The Queens Jubilee Celebrations 2015
Clive Heginbotham chaired the 18 strong Committee and the Village Hall Management Committee promoted a special draw with big money prizes to help fund the celebrations. A decision was taken in November to hire a tent which was a bit scary because tents cost so much. How right that brave decision turned out to be, without it the dance and the Picnic and games would have been a washout.
The first event, a sell out, was a hugely successful dance on the Saturday night which was enjoyed by everyone who was there. A supper of coronation chicken and dancing to the fabulous rock band Sticks.
On the Sunday the big picnic lunch which was followed by brilliantly organised, children‘s games for all ages. Great to see one very young egg and spoon racer who realised he could peel his egg, ate half of it, threw it down and rushed off to join another game, returning a while later to search for his discarded egg in the grass then to have another munch at it! Lots of different team games, apple bobbing, balloons, fantastic hats, prizes and so much fun and then the tug of war from one end of the tent to the other. They pulled and pulled with parents and grandparents joining in until everyone ended on a high with the draw for the raffle, and then the results of the decorated gates which was kindly judged by Rosie and Peter Addington and Edmund. Peter said they were very impressed with the efforts so many people had taken. Compton Bassett was a blaze of red, white and blue and the standard was very high. Ethel Goodenough opened the envelope and announced the winners. 1st Austin Farm, 2nd 1 Briar Leaze (Ethel‘s face was a study), 3rd No. 41A,
Special to Nos 14 and 15. Two other displays earned judges commendations. The Old Dairy House and Breach Farm House.
It was especially nice for those with sharp eyes to spot Edmund as a guest seated near the queen at the Diamond Jubilee Lunch at Westminter Hall which was hosted by the Livery. Guests included people from around the country whose trade, craft or profession is represented by one of the Liveries taking part in the event, together with the charities, schools and other organisations they support.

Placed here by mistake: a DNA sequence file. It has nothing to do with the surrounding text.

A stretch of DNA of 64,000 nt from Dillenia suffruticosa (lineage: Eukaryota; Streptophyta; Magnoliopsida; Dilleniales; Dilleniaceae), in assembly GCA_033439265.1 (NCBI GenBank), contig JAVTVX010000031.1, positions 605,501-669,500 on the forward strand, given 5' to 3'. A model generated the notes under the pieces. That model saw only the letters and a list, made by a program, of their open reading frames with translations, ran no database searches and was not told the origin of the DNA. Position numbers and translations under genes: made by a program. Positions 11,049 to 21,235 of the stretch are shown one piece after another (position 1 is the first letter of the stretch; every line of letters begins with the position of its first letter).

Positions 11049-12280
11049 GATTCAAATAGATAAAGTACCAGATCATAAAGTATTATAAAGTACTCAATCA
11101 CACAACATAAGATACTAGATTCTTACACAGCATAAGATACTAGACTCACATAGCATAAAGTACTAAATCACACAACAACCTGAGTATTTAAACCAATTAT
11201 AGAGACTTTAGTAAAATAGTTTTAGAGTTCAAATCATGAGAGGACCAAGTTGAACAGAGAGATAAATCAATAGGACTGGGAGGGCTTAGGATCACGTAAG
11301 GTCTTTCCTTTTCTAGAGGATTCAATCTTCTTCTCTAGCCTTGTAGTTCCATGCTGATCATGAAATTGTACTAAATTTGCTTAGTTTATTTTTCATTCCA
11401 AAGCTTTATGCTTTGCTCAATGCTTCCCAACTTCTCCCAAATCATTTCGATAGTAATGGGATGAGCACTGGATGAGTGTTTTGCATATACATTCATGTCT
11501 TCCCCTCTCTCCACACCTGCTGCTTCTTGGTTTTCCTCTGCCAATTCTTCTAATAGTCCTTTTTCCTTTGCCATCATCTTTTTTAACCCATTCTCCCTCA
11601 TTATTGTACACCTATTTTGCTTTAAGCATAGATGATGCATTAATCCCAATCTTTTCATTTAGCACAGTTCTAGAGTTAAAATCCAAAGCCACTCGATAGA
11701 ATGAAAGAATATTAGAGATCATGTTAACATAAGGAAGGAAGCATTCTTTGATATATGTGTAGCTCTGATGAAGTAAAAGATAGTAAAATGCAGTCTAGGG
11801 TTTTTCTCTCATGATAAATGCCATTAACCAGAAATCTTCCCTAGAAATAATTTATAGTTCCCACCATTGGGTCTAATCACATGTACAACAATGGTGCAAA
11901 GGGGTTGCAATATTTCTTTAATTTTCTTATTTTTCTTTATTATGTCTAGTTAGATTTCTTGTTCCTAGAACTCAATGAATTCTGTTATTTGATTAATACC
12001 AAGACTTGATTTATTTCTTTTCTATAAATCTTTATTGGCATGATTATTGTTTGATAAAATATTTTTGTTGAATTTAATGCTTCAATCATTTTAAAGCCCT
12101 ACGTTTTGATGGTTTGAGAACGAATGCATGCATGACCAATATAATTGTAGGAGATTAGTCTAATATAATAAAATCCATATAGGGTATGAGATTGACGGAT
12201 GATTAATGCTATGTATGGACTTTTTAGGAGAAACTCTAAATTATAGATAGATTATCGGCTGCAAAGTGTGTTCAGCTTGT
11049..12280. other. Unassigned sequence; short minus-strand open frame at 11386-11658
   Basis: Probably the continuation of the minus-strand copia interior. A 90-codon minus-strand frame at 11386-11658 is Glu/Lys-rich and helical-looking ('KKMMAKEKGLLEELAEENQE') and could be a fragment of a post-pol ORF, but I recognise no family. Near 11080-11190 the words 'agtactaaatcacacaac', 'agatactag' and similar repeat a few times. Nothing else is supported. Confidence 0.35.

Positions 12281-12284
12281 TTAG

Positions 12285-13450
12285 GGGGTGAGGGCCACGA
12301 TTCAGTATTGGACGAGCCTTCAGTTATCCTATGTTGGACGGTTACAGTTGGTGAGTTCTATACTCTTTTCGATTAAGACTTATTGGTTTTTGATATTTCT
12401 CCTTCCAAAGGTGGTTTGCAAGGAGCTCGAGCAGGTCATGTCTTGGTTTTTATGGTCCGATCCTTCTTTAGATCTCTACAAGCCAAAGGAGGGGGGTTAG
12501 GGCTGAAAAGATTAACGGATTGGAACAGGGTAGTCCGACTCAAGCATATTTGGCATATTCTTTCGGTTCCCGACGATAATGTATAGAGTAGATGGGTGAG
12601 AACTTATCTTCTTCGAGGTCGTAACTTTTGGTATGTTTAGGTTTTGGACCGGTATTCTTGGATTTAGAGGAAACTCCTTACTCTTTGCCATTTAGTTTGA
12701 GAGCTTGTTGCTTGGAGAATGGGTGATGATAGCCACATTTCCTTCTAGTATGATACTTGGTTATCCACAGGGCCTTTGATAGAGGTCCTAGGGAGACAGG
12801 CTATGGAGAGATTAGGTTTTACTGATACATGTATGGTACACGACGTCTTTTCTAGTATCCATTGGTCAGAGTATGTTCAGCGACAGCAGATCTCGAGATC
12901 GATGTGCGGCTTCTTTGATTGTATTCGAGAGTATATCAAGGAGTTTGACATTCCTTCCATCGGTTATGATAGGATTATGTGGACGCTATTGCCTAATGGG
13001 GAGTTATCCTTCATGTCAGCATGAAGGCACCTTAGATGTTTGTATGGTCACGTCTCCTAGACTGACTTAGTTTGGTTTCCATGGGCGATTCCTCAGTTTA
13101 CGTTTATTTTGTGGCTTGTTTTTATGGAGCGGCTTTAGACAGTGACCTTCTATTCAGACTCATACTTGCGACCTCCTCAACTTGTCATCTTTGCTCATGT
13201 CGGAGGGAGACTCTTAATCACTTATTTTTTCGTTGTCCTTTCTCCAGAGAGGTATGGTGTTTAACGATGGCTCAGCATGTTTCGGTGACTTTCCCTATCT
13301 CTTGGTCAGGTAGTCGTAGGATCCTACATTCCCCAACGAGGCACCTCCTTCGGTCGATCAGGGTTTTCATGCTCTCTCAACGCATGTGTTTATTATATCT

The Jubilee Beacon There has always been something iconic about Starve Knoll on Compton Hill and village families from generation to generation have had a very special feeling for those steep grassy slopes, never ploughed and clothed in ancient vegetation full of rare and interesting plants. Criss crossed by deep sunk track ways and scared by old field systems, lynchettes from pre roman times, excavated by old chalk quarries, The Hill has been part of Compton life for centuries or, indeed, for millennia. And so it was entirely fitting that this place provided the site for our Jubilee Beacon. Registered as one of the official beacons it was lit at it‘s appointed time of 10.15pm on Monday 4th June. It was a beautiful evening. The sun went down to the West, behind Roach Wood, and almost immediately a beautiful golden full moon rose up in the East. A saxophone played in the distance and crowds of local people, by far the biggest turnout for any of our Jubilee events, gathered round the fire and felt a very special atmosphere of closeness with the generations gone by. And the horizon was dotted with the red glow of numerous other beacons and we celebrated the Golden Years of our dear Queen with a real and lasting gratitude.
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